Monday, March 28, 2011

Malalai Joya allowed visa, calls for US withdrawal

Recently, the US government refused a visa to Afghan activist Malalai Joya for a trip to the US to promote the sescond edition of her autobiography, A Woman Among Warlords. Following a public outcry, the Obama administration has relented and allowed Joya into our country. Amy Goodman of Democracy Now! interviewed Joya on Monday morning. Part I of the interview describes the recent situation in Afghanistan and why the US government initially denied Joya entrance into the US. In Part II of the interview, Joya calls for the end of the US occupation of Afghanistan.

Wednesday, March 23, 2011

Egypt faces possible counter-revolution

Blogger Mark Levine on Opinion - Al Jazeera English interviews Egyptian pro-democracy activists who fear for the future of their revolution. One of these activists, Ramy Essam, was arrested and tortured by Egyptian security forces last week.
Ramy: What most people who have heard of what happened to me do not realise is that I was not there protesting that day. I was actually on my way to a concert downtown, but while I was on my way, I heard sounds and attacks coming from Tahrir, so I rushed there to see what is going on. I saw the army attacking the people on one hand, and on the other hand there was that group of thugs, pointing out certain people to the army officers so they would arrest them, and they pointed me out too, so I got arrested.

I decided to stay calm and not react in any violent way and see what happens when I meet the higher rank officers and talk to them to see what is going on. But as soon as we entered the museum, for 4 hours they kept beating us constantly, stripped us, shocked us with teaser guns, and even cut my pony tail. They were beating me so hard; at one point they held me on the floor and one of the officers jumped up in the air and then landed with his both feet right on my face.

Tuesday, March 22, 2011

Supporting one dictator while bombing another

Democracy Now!'s Amy Goodman discusses the US government's covert support for the dictatorship in Yemen with author and journalist Jeremy Scahill. On Friday, the forces of President Ali Abudullah Saleh killed 45 people and wounded 350 when they fired into a peaceful demonstration in the capital of Sana’a. This massacre prompted the resignation of a dozen of Yemen's top military leaders on Monday. Jeremy Scahill describes how President Saleh, a master manipulator, cooperated with the US "War on Terror" in order to defuse the hostility of George W. Bush--and used US aid to attack his own internal opponents. The clip takes about nine minutes to watch, and it's fascinating:

Look at this way cool Web site

I'm talking about the Web site of MADRE :: Demanding Rights, Resources & Results for Women Worldwide. When I visited the site, they had excellent analyses of the US war in Afghanistan, a shelter for rape survivors in Haiti, the situation of women in Guatemala, the pro-democracy movement in Iraq, and the work of the Zenab women's organization in Sudan.

I discovered this website by following a link to this thoughtful post about the situation in Libya, posted on Facebook by Feminist Peace Network.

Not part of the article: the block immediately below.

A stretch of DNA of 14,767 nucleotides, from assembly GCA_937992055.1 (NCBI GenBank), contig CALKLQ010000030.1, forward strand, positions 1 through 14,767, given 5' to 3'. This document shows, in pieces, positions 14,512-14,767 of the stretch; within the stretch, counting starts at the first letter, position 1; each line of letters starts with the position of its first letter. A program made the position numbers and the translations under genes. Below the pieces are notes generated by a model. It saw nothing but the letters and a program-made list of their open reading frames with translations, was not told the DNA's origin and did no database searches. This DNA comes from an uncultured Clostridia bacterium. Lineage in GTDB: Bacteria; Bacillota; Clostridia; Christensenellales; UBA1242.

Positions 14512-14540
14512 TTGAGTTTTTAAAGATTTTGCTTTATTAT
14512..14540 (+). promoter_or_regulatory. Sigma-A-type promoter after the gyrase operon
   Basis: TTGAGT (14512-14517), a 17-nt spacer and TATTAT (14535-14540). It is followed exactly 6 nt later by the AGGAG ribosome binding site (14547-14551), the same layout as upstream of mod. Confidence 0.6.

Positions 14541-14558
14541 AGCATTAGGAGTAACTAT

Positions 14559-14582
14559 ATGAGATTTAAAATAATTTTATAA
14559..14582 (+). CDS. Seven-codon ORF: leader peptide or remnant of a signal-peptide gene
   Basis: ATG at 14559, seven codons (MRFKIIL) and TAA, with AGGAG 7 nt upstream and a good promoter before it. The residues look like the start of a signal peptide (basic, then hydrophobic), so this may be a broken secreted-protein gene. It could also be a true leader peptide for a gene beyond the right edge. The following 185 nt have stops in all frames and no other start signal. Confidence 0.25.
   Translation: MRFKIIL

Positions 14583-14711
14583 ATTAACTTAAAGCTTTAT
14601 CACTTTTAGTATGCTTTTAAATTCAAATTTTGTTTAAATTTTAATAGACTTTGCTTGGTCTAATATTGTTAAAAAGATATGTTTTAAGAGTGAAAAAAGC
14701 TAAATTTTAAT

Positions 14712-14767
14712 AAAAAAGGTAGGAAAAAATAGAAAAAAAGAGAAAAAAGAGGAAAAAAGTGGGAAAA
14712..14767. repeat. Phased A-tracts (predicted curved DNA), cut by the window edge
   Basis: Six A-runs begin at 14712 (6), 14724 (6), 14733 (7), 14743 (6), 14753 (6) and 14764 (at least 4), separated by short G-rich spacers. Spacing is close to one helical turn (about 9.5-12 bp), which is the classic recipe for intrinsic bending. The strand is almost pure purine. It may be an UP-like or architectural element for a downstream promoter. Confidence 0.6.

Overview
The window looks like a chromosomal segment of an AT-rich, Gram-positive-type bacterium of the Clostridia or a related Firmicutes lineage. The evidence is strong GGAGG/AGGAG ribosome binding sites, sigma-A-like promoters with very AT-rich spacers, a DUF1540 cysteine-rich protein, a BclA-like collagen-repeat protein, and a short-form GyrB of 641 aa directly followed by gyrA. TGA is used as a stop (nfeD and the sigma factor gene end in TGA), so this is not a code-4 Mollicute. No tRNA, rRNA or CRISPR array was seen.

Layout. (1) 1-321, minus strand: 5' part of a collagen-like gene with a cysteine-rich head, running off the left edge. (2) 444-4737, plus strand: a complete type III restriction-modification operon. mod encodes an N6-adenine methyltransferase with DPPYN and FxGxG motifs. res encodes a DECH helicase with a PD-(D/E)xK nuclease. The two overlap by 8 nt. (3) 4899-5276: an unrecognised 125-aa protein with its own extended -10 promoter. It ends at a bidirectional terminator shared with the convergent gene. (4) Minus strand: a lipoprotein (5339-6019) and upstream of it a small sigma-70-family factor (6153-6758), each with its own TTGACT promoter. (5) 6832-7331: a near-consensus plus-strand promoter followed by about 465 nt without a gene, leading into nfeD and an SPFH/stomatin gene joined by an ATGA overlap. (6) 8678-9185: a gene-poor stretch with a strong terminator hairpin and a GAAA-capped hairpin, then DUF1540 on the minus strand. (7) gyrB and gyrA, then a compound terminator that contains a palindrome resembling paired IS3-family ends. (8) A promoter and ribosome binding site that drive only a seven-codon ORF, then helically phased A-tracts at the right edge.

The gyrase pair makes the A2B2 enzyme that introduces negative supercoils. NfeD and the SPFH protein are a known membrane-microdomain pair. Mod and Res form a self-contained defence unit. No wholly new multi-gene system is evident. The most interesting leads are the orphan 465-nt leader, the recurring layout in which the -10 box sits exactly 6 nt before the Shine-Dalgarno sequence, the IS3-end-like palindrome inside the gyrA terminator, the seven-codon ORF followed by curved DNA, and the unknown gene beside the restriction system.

Monday, March 21, 2011

The Libya Dilemma

Once again, a US president has launched military action against a brutal tyrant that our government previously courted as a friend. The contradictory history of the US government's relationship with Libya raises serious questions about whether the US can be trusted to intervene in Libya in a helpful way. As a feminist, I wonder why macho strategies involving missiles and bombs are promoted as the most effective way of dealing with foreign dictatorships?

The editors of The Nation pointed out recently that creating a "no-fly zone" is far from a foolproof plan for helping Libya's pro-democracy rebels. There is a serious risk of civilian casualties, and military action can divert attention from other, more effective means of pressure:
Financially strangling the regime by cutting off all sources of money from abroad, sharing real-time intelligence with the rebels, working with others to facilitate the flow of assistance to them while stopping the flow of pro-Qaddafi mercenaries into the country, if done in cooperation with the Arab League, all have as much or more promise with less risk than does the far more dramatic gesture of a no-fly zone.
Veteran journalist Robert Fisk argues that the motive for these military strikes is racist and imperialist rather than benevolent:
Yes, Gaddafi is completely bonkers, flaky, a crackpot on the level of Ahmadinejad of Iran and Lieberman of Israel – who once, by the way, drivelled on about how Mubarak could "go to hell" yet quaked with fear when Mubarak was indeed hurtled in that direction. And there is a racist element in all this.

The Middle East seems to produce these ravers – as opposed to Europe, which in the past 100 years has only produced Berlusconi, Mussolini, Stalin and the little chap who used to be a corporal in the 16th List Bavarian reserve infantry, but who went really crackers when he got elected in 1933 – but now we are cleaning up the Middle East again and can forget our own colonial past in this sandpit. And why not, when Gaddafi tells the people of Benghazi that "we will come, 'zenga, zenga' (alley by alley), house by house, room by room." Surely this is a humanitarian intervention that really, really, really is a good idea. After all, there will be no "boots on the ground".